One of cancer’s most frightening qualities is its ability to not only grow within one area, but to spread around the body. That spread causes nine out of 10 cancer-related deaths, Johns Hopkins University researchers say.
A new federally funded effort at JHU will focus on that exact component of cancer, known as metastasis. For at least the next five years, an oncology center will bring experts together from four universities around the country. They will assemble in Baltimore to examine the “physical underpinnings” of metastasis and create targeted treatments for the spread of cancer, said center director Professor Denis Wirtz in a release.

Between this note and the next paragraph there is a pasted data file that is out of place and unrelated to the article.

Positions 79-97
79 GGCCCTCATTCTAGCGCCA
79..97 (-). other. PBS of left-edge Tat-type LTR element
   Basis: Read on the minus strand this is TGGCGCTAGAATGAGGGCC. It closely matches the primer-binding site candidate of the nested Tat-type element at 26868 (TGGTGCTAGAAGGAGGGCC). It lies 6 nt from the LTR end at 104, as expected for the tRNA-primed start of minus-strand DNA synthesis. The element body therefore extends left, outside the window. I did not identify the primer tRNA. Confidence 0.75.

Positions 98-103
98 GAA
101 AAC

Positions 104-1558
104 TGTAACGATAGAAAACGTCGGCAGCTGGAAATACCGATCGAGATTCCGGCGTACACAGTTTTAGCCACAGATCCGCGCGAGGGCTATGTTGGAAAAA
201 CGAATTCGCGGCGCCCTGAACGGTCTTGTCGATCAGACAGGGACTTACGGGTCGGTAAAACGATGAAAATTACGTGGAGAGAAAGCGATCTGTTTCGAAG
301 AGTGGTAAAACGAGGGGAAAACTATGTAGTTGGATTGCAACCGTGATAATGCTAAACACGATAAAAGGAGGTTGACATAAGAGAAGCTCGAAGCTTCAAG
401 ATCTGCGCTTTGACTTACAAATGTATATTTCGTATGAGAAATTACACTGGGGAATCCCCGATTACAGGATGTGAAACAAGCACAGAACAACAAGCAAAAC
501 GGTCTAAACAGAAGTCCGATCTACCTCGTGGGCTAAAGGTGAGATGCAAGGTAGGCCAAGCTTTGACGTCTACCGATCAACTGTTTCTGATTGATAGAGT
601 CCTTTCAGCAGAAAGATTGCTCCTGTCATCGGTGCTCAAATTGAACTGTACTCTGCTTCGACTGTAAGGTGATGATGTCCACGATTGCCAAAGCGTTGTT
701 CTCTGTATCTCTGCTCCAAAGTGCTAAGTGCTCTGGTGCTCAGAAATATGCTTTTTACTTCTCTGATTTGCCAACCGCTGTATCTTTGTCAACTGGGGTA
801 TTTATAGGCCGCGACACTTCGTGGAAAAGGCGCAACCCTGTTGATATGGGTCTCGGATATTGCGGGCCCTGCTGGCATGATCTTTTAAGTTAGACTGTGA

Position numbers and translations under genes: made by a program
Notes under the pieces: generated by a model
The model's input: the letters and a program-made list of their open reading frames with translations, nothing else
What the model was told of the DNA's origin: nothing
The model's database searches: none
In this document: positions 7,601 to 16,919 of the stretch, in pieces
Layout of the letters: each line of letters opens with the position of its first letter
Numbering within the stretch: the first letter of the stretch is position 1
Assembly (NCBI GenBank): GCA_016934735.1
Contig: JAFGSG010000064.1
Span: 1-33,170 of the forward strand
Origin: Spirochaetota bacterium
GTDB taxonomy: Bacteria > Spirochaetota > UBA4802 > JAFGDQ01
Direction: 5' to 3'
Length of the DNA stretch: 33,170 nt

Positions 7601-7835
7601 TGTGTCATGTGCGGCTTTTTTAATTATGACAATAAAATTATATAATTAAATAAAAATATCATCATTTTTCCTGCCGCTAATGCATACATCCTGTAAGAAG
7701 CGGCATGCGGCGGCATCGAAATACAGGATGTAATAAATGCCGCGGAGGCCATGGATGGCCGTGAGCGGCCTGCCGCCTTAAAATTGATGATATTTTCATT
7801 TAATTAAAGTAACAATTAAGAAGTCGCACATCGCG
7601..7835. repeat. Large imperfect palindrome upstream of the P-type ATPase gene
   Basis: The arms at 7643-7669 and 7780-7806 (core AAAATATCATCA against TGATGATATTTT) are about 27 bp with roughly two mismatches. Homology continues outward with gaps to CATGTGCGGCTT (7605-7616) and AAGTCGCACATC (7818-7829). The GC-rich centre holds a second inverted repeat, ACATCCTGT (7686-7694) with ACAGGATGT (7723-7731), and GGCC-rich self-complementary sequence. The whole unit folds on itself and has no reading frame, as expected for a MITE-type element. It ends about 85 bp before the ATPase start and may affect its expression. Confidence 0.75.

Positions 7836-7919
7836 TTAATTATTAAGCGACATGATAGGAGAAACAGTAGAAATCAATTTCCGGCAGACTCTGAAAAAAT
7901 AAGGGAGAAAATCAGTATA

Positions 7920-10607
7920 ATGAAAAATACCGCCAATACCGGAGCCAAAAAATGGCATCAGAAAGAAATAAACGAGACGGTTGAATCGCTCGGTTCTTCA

Specifically, they’ll look at how cells can go rogue within their home tumor and seemingly will themselves to get to blood vessels that lead to other parts of the body.
The NIH-based National Cancer Institute is supplying a $9 million grant for the effort. It will be based out of JHU’s Institute for NanoBioTechnology. A similar federally funded center operated at the school from 2009 to 2014 under Wirtz’s direction.
The new team of researchers is now hoping to pick up where the old center left off.
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